Sunday, 28 November 2010

Chemistry : Redox II

Balancing two ionic-half equation
The reaction occurs when a ionic-half equation at a higher position in E.C.S. goes as reverse, and another ionic-half equation at a lower position in E.C.S. is added together.
e.g. I2 + 2e- → 2I- is higher than MnO4- + 8H+ + 5e- → Mn2+ + 4H2O, so we write the first equation in reverse form: 2I- → I2 + 2e-, then we balance them by eliminating the electrons:
5x     2I- → I2 + 2e-  and  2x       MnO4- + 8H+ + 5e- → Mn2+ + 4H2O
Overall: 10I- + 2MnO4- + 16H+ → 5I2 + 2Mn2+ + 8H2O
Note that there shouldn’t be any electron in the balanced equation and the charge conserves.
Mentionable oxidizing and reducing agent:
1)       Chlorine as a strong oxidizing agent: Cl2 + 2e- → 2Cl-
i)                     Displacement on KBr and KI: Cl2 + 2X- → 2Cl- + X2, when Cl2 gas (pale green) is bubbled into the solution, Br2 (yellow-brown) / I2 (orange) solution is formed. When organic solvent (hexane) is added, Br and I become orange and violet respectively.
ii)                   Disproportionation against NaOH:
When it’s added to cold, dilute NaCl: Cl2 + NaOH → NaCl + NaOCl + H2O, O.N. of Cl change from 0 to +1 (in NaOCl) and -1(NaCl) respectively.
When it’s added to hot, conc., NaOH: 3Cl2 + 6NaOH → 5NaCl + NaClO3 + 3H2O, where O.N. of Cl in NaClO3 changed from 0 to +5.
The reaction where the same species is simultaneously reduced and oxidized is called disproportionation.

2)       Reactions with hot and conc. HNO3 (about 16M) gives brown and toxic gas NO2:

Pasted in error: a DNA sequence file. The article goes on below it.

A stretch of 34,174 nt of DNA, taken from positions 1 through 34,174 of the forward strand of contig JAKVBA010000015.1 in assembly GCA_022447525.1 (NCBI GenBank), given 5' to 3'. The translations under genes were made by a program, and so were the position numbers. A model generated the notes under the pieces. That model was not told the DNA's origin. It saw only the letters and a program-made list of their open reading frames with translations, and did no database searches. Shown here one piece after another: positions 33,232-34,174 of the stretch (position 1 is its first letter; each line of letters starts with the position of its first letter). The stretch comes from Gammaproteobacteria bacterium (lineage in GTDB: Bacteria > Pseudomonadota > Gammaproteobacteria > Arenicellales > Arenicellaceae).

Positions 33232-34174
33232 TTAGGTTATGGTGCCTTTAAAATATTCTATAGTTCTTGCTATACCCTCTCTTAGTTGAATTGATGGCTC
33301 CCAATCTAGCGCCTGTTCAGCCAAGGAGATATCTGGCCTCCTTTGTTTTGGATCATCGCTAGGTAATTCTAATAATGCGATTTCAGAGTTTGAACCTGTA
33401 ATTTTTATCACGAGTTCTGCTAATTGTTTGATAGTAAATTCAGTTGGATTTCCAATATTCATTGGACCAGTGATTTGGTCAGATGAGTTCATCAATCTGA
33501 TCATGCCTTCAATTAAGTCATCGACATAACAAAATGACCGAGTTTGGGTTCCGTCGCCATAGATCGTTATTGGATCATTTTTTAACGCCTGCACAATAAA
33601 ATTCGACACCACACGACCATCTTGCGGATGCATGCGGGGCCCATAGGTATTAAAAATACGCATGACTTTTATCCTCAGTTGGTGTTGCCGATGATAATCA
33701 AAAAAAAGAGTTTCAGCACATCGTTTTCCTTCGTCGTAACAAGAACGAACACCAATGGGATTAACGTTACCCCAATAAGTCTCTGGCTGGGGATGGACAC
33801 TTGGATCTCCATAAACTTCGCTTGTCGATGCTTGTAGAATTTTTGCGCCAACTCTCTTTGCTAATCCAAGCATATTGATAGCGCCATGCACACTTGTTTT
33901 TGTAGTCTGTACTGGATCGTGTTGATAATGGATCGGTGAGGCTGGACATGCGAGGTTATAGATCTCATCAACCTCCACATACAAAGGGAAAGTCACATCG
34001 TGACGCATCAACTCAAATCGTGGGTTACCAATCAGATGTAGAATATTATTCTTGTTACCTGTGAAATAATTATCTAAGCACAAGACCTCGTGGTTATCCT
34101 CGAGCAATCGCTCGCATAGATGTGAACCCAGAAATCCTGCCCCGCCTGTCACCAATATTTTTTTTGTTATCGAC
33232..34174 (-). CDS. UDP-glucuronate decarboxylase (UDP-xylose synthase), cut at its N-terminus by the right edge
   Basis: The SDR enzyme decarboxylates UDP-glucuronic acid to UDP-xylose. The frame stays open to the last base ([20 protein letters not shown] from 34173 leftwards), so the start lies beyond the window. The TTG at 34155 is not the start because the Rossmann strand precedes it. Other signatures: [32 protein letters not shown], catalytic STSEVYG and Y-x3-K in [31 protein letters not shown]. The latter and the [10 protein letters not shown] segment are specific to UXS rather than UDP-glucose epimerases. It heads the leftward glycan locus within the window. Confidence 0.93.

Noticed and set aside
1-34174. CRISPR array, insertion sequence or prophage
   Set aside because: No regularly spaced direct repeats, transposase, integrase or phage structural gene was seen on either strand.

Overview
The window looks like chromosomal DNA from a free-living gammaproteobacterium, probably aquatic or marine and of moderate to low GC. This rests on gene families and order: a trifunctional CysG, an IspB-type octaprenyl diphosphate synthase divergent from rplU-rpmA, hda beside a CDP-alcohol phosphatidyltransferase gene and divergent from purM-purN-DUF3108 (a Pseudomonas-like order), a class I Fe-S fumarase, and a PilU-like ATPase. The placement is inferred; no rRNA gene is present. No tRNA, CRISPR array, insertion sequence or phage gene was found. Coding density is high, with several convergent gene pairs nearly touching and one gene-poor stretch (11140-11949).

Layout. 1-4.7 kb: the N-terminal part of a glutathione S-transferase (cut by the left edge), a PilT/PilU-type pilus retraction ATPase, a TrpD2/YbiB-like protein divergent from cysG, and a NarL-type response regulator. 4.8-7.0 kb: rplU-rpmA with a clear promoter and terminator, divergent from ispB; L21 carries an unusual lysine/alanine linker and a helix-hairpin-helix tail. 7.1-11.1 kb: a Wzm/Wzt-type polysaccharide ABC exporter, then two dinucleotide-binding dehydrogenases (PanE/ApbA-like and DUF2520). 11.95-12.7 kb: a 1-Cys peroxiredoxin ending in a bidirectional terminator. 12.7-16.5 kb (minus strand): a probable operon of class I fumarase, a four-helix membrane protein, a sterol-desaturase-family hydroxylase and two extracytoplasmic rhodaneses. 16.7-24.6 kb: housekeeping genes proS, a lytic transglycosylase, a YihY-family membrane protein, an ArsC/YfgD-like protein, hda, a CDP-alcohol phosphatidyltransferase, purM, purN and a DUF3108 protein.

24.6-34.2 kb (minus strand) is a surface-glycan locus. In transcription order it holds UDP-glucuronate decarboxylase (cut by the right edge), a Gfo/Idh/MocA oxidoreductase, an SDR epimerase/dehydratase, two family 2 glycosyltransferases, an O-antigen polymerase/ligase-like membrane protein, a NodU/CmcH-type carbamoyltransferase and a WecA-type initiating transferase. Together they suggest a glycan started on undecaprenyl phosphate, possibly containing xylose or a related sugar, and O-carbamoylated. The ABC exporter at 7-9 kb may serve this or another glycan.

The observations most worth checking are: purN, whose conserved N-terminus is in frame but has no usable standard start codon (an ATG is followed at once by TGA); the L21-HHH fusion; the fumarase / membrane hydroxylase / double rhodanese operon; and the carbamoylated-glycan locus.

NO3- + 2H+ + e- → NO2 + H2O. e.g. Cu + 2NO3- + 4H+ → Cu2+ + 2NO2 + 2H2O
Reactions between non-metals and conc. HNO3:
C + 4HNO3 → CO2 + 4NO2 + 2H2O and S + 4HNO3 → SO2 + 4NO2 + 2H2O
Dilute HNO3 (about 2M) reacts to give NO: NO3- + 4H+ + 3e- → NO + 2H2O, but NO released will mix with oxygen in the air to give out brown NO2 (2NO + O2 → 2NO2), so when it’s mixed in a test tube, brown gas is only observed at the opening of the tube.
Very dilute HNO3 (less than 1M) only perform like a dilute acid which gives CO2.
3)       Reaction with dilute H2SO4: like a normal dilute acid, reacts with Zn but not Cu.
Hot and conc. H2SO4 oxidizes most metals: 2H2SO4 + 2e- → SO42- + SO2 + 2H2O
Reaction with hot and conc. H2SO4 with non-metals:
C + 4H2SO4 → CO2 + 4SO2 + 2H2O and S + 2H2SO4 → 3SO2 + 2H2O
Reaction with halides: for F and Cl, NaX + H2SO4 → NaHSO4 + HX
Bromides: NaBr + H2SO4 → NaHSO4 + HBr and 2HBr + H2SO4 → SO2 + Br2 + 2H2O, the overall reaction is : 2NaBr + 3H2SO4 → 2NaHSO4 + SO2 + Br2 + 2H2O
Iodides: NaI + H2SO4 → NaHSO4 + HI and 8HI + H2SO4 → H2S + 4I2 + 4H2O, the overall reaction is 8NaBr + 9H2SO4 → 8NaHSO4 + H2S + 4I2 + 4H2O
NaBr and NaI reacts in different behavior since HBr and HI is further oxidized by H2SO4.
4)       Aqueous sulphur dioxide (sulphurous acid, H2SO3) as a reducing agent is equivalent to SO32-. It can reduce other species and change to SO42-: SO32- + H2O → SO42- + 2H+ + 2e-
Test for reducing agent (especially SO2): filter paper soaked with KCr2O7/H+, if reducing agent presents, it reduces the filter paper from orange to green.
Test for oxidizing agent: filter paper soaked with (colourless) starch solution and KI, if oxidizing agent presents, it oxidizes 2I- to I2, and turn the starch solution to dark blue.
Test for HCl and HBr: white fumes formed with NH3(aq) is added (fumes from HCl is denser)
Test for H2S: turn lead(II) ethanoate paper black.

Electrochemistry is an extremely long topic and this is only one of the five chapters, doc. version won't be released until it's finished under the following sequences:
-Redox (completed)
-Chemical Cell
-Daily used cell
-Electrolysis

And I'm sorry that there's a little AL and non-DSE stuffs in the note.

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